The Blantyre Magistrate’s Court yesterday ordered the State to present its witnesses, including those currently attending Parliament in Lilongwe, to testify in the corruption-related trial involving former minister of Agriculture, Irrigation and Water Development George Chaponda.
The order followed a request from the State to adjourn the case to organise more witnesses having only managed to parade two from a list of 22.
Among those attending Parliament but are expected to appear before the court as State witnesses are Cabinet ministers Goodall Gondwe (Finance, Economic Planning and Development) and Henry Mussa (Industry, Trade and Tourism).
Minister of Information and Communications Technology Nicholas Dausi and presidential adviser on National Unity and Parliamentary Affairs Symon Vuwa Kaunda are also expected to testify.
When trial commenced on Tuesday, the State, represented by Anti-Corruption Bureau (ACB) legal team, told the court that only two witnesses were available; hence, asked for an adjournment upon completion of the available two’s testimonies.
However, lawyers for the second accused, Rashid Tayub, director of operations for Transglobe Produce Export Limited, filed a notice of preliminary objection on Wednesday, seeking an order that no adjournment should be occasioned on the grounds of unavailability of State witnesses.
But in his oral response to the application yesterday, State counsel Macmillan Chakhala said they had not envisaged that Parliament would be in session during trial period.
But the defence team—comprising lead counsel Tamando Chokhotho, Lusungu Gondwe, Jai Banda and Madalo Banda—did not fall for the State’s arguments as they individually supported their application.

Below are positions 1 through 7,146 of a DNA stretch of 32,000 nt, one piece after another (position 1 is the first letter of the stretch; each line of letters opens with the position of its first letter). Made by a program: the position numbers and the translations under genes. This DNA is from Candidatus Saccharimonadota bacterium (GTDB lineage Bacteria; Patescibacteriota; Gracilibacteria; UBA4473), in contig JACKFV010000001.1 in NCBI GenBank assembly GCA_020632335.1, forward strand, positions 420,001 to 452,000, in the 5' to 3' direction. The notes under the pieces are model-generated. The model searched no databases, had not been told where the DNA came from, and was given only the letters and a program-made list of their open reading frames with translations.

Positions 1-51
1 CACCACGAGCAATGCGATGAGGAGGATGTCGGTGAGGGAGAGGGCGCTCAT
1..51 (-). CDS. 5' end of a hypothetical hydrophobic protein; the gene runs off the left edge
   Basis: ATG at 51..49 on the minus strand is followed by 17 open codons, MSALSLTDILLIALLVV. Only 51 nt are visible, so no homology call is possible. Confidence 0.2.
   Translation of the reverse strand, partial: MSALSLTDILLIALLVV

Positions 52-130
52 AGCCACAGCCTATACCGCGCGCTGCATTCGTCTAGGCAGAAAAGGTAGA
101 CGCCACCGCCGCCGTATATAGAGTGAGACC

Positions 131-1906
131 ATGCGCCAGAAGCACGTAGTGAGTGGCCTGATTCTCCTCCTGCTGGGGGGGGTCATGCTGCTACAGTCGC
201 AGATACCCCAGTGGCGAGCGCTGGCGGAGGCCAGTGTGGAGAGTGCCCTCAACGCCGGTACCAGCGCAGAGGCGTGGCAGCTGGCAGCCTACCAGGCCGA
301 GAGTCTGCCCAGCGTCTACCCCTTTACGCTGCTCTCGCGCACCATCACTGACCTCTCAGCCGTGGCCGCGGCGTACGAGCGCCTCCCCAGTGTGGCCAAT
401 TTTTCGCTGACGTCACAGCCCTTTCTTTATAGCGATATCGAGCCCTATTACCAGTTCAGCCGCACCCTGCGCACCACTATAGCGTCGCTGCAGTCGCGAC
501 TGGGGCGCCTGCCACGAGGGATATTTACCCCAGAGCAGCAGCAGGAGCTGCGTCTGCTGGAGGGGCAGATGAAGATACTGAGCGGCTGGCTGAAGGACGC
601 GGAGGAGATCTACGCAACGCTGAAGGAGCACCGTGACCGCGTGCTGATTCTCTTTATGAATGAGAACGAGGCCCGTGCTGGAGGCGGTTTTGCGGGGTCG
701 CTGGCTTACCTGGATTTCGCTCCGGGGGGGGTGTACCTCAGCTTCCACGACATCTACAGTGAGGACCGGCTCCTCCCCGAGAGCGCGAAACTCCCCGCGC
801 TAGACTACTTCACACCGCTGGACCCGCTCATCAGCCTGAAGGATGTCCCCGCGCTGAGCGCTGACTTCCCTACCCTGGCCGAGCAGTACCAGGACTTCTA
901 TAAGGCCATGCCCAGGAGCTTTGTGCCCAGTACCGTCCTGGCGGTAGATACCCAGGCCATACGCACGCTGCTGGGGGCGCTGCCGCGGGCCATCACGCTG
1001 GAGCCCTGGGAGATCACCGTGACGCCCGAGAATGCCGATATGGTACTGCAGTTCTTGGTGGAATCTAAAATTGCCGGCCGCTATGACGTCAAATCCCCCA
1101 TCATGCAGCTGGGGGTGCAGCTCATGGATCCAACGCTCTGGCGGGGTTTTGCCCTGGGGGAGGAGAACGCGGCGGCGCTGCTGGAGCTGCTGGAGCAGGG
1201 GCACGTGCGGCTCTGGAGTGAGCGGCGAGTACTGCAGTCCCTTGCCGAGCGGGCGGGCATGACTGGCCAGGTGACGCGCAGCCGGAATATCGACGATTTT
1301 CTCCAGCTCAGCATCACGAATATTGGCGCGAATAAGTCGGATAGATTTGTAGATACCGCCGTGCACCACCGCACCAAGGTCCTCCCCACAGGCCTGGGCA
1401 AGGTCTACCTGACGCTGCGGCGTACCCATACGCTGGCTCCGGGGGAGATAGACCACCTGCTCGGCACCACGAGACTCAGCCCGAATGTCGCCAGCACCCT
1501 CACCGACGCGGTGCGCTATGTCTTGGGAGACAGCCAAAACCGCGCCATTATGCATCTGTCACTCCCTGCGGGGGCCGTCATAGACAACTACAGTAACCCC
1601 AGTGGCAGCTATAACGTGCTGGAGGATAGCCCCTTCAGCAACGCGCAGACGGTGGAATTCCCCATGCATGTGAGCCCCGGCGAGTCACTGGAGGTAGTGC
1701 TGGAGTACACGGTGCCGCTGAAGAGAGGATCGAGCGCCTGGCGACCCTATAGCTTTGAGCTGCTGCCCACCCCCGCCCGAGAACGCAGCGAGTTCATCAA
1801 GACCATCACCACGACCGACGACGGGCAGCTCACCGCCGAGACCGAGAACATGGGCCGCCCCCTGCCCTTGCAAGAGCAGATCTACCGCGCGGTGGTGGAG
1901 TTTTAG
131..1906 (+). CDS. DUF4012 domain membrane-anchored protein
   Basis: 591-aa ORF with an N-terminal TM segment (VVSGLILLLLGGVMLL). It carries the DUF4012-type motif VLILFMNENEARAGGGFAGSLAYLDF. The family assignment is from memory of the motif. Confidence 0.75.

In his ruling, presiding magistrate, Blantyre chief resident magistrate Simeon Mdeza, ordered trial to proceed and that the State should find means of ensuring that the witnesses appear before the court.
He said adjourning the matter would push it to either March or May next year because his diary is crammed.
Yesterday, second State witness Feckson Kantonga—former Admarc director of operations—concluded his testimony which started on Wednesday.
In his testimony, Kantonga reiterated what his former boss, Foster Mulumbe, the former chief executive officer for Admarc, said that Chaponda and Tayub did not directly influence the offering of contract to Transglobe to supply maize to Admarc.
He said he never communicated with Chaponda and met Tayub only once when he, together with other Transglobe officials, went to Admarc to offer maize which the corporation declined to buy.
Earlier, one of Chaponda’s lawyers Frank Mbeta announced his discharge from the case and in an interview he told The Nation he could not proceed representing the former Cabinet minister because of his “very tight schedule in other courts”.
Chaponda is answering to three charges out of the four which include giving false information to ACB, influencing a public officer to misuse his position and possession of foreign currency while Tayub is answering to the charge of persuading a public officer to misuse his position. They both pleaded not guilty. n